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Review: Jordan Peele’s "Us"

“Us” poster. Universal Pictures.

In 1986, Ken Kragen devised Hands Across America, a charity event that would bring Americans together – quite literally – to battle homelessness and hunger by creating a chain of handholding citizens across the entire continental United States. It was would be an audacious and spectacular symbol of American unity, highlighting the country’s determination to better our world. Each participant would donate ten dollars to reserve a spot in the chain. Those individual contributions, combined with the hefty sponsorship of entities such as Coca-Cola, Prince, and American Express, would net Hands Across America fifty-million dollars to be spread across numerous local charities.

A group of Hands Across America participants in Bremen, Indiana. Image from

The ambitious goal of the gesture was not quite met. Despite roughly seven-million participants ­– including the likes of Pete Rose, Kenny Rogers, Lilly Tomlin, and then-President of the United States/Hater of the Poor Ronald Reagan – the chain contained large gaps across Middle-America farms and southwestern deserts. Hands Across America also failed to meet its monetary goal, only netting fifteen-million dollars due to its organization costing seventeen-million. Critics refer to the event as a “giant feel good party” whose symbolism proved trite. After making a newsworthy sign of solidarity in aiding the nation’s underprivileged and overlooked, most Americans returned to their homes with no more mind to the plights of the poor than they had before the event.

Oddly enough, Hands Across America serves as a symbolic center of the plot to Jordan Peele’s Us. The film opens with a prologue set in 1986, showing a young girl named Adelaide (Madison Curry) watching a commercial for the event on her television. Later that night, her family goes to an amusement park on the beach of Santa Cruz. This prologue establishes Peele’s skill as a horror filmmaker. An amusement park is rife territory for cheap jump scares galore, but Peele embellishes the scene with none of those lazy shocks. Rather, through emphasizing the radiant lights of the park and constructing low-angle shots from the Adelaide’s point-of-view, Peele turns the expansive environment of cheerful rides and attractions into a claustrophobic hellscape. As the young girl wonders away from her parents and into a mirror-maze far on the edges of the park, unease has been established in the viewer simply through camera work alone. Once Adelaide gets lost in the mirror-maze, she encounters a being whose presence haunts the young girl for the rest of her life.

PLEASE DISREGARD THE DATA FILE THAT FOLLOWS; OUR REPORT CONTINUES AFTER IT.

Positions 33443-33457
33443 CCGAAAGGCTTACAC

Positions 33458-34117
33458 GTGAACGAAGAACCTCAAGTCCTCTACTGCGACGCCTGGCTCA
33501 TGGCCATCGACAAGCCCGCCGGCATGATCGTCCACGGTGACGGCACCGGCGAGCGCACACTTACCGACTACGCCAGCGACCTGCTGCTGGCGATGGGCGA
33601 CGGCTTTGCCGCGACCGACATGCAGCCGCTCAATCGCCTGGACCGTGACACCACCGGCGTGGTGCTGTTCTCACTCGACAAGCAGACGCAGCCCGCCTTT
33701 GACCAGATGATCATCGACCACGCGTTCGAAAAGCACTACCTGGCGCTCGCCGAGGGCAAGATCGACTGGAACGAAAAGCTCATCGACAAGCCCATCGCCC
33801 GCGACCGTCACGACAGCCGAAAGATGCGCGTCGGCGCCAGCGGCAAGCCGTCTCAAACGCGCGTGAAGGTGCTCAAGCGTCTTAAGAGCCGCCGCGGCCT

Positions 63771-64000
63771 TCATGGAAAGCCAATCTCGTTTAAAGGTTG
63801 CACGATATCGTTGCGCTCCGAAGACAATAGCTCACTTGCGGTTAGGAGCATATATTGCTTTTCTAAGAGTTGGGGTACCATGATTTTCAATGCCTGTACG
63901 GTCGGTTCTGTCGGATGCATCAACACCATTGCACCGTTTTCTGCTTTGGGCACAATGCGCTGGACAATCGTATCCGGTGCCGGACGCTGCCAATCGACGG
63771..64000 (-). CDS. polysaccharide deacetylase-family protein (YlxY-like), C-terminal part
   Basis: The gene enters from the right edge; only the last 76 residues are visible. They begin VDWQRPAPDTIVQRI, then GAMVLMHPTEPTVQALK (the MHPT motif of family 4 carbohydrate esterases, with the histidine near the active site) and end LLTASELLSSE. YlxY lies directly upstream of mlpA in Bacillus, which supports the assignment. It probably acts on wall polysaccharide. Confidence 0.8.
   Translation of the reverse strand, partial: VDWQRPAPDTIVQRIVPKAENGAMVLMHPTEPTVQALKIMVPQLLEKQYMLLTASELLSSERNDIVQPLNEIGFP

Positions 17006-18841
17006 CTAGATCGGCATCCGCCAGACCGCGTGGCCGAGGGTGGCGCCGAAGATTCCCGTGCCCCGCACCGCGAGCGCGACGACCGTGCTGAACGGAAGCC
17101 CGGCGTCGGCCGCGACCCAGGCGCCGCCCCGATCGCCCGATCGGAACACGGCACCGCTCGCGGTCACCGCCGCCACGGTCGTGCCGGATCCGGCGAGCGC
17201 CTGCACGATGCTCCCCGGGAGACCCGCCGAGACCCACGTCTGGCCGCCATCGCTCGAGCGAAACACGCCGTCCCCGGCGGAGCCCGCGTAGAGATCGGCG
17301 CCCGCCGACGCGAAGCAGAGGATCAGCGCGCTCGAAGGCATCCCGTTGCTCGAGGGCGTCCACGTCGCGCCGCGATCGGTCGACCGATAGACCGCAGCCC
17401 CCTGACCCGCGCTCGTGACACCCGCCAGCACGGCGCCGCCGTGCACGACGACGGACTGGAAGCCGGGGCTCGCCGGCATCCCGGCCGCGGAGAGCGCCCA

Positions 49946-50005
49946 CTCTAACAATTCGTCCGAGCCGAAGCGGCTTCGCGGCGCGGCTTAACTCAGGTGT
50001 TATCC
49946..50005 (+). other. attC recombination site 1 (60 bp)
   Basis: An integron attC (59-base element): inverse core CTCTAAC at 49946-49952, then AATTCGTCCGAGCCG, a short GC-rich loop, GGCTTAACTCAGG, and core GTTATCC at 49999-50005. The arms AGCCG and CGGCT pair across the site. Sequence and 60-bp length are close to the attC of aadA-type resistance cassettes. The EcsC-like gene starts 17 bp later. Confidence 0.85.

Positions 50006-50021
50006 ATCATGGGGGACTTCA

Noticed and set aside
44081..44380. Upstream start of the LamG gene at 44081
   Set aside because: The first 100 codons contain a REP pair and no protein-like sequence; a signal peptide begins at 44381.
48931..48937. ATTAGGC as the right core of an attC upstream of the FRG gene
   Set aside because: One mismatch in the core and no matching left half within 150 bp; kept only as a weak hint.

The rest of the movie follows adult Adelaide (Lupita Nyong’o) and her family on their summer vacation. Gabe Wilson (Winston Duke), the father of the family, is a kooky buffoon obsessed with his mildly functional boat  and embarrassing his sassy teenage daughter Zora (Shahadi Wright Joseph). While Gabe and Zora share a certain charisma, Adelaide and her young son Jason (Evan Alex) are much more reserved and quiet. Peele falls back on his years of comedy experience to detail the relationship between the family. Gabe goofily dabs in celebration as the family arrives at the family’s lake-house, while Jason jumps out of bathroom drawers to spook his older sister.

The Wilson family (excluding Zora) looking at the strangers outside their door.